Spirit & Truth # 189
“Teach Us to Pray: Seduced by the Sundew”
By Rev. Greg Smith
“Our Daily Bread” says:
“In the Australian bush country grows a little plant called the "sundew." It has a slender stem and tiny, round leaves fringed with hairs that glisten with bright drops of liquid as delicate as fine dew. Woe to the insect, however, that dares to dance on it. Although its attractive clusters of red, white, and pink blossoms are harmless, the leaves are deadly. The shiny moisture on each leaf is sticky and will imprison any bug that touches it. As an insect struggles to free itself, the vibration causes the leaves to close tightly around it. This innocent-looking plant then feeds on its victim (Our Daily Bread,
At some point, each of us finds ourselves seduced by the sundew. My biggest temptation may be no temptation at all for you, and the thing that lures you the most may have no effect on me. But each of us has our weakness, and nobody knows how to exploit our frailties than Satan. That’s why Jesus taught us to pray, “Lead us not into temptation, but deliver us from evil.”
Jesus’ temptation in the wilderness (Matthew 4; Luke 4) must have been the source of this prayer. Both gospels say that Jesus was led by the Holy Spirit to be tempted by the devil. This does not mean, of course, that God was the tempter. St. James the Less tells us:
“When tempted, no one should say, ‘God is tempting me.’ For God cannot be tempted by evil, nor does he tempt anyone; but each one is tempted when, by his own evil desire, he is dragged away and enticed. Then, after desire has conceived, it gives birth to sin; and sin, when it is full-grown, gives birth to death (James 1:13-15 NIV).”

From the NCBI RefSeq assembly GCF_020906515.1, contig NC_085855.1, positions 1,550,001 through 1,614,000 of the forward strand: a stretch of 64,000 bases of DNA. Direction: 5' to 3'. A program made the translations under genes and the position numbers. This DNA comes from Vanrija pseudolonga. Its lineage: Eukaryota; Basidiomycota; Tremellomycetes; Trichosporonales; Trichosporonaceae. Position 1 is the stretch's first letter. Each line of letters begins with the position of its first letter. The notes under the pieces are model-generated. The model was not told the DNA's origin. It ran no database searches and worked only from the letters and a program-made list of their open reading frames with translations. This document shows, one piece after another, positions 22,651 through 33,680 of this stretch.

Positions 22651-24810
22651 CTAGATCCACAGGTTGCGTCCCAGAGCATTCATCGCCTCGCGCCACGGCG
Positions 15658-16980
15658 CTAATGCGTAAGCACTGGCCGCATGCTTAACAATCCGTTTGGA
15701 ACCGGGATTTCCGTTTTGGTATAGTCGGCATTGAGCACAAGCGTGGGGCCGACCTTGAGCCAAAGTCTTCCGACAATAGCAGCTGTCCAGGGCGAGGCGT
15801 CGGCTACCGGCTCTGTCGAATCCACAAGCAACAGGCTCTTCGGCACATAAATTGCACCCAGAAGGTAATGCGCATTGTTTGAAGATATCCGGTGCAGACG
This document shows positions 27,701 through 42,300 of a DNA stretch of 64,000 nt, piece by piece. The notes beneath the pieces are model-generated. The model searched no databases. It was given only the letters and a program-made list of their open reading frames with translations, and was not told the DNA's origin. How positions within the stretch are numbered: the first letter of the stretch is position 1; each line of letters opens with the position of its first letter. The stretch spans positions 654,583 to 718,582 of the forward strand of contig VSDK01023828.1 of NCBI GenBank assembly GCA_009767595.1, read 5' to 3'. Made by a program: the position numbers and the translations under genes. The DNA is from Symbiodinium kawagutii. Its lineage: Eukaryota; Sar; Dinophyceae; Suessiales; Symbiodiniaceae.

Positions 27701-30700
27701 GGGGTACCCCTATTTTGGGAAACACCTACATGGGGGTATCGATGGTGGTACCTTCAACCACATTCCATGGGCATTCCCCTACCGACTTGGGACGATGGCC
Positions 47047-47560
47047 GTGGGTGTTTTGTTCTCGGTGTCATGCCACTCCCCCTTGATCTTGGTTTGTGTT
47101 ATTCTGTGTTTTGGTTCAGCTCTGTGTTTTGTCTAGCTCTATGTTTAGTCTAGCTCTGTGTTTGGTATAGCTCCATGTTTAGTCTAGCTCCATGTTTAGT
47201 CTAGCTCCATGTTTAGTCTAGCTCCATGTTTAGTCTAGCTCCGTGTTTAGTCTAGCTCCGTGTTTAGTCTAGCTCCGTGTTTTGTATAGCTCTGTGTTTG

God does not tempt us, but allows Satan to do his worst. God knows that it’s good for us, in the long run. So James says, “Consider it pure joy, my brothers, whenever you face trials of many kinds, because you know that the testing of your faith develops perseverance. Perseverance must finish its work so that you may be mature and complete, not lacking anything (James 1:2-4 NIV).”
In the desert, Satan tempted Jesus with three things: First, he tempted Jesus to satisfy his fleshly appetite instead of satisfying the demands of the spirit. Next, he offered Jesus all the kingdoms of the world if He would simply bow down and worship the devil. Finally, Satan tempted Jesus to trust in supernaturalism rather than in the simple knowledge that God was leading Him. How often do we test God by demanding supernatural signs, rather than simply trusting Him? How often do we try to establish kingdoms for ourselves in this world, rather than simply following God? How often do we put our own desires above God’s desires?
These are the fiery darts that Satan hurls against believers all the time. Our answer should be the same as Jesus’ answer. Don’t debate with the devil. He’s a debate champion. Just speak God’s Word back at him and turn away.
“Lead us not into temptation” is our prayer (Matthew NIV). Perhaps the best way to avoid temptation is to stay out of those places of temptation! Don’t be seduced by the sundew. Ask yourself instead, “What would the Son do?”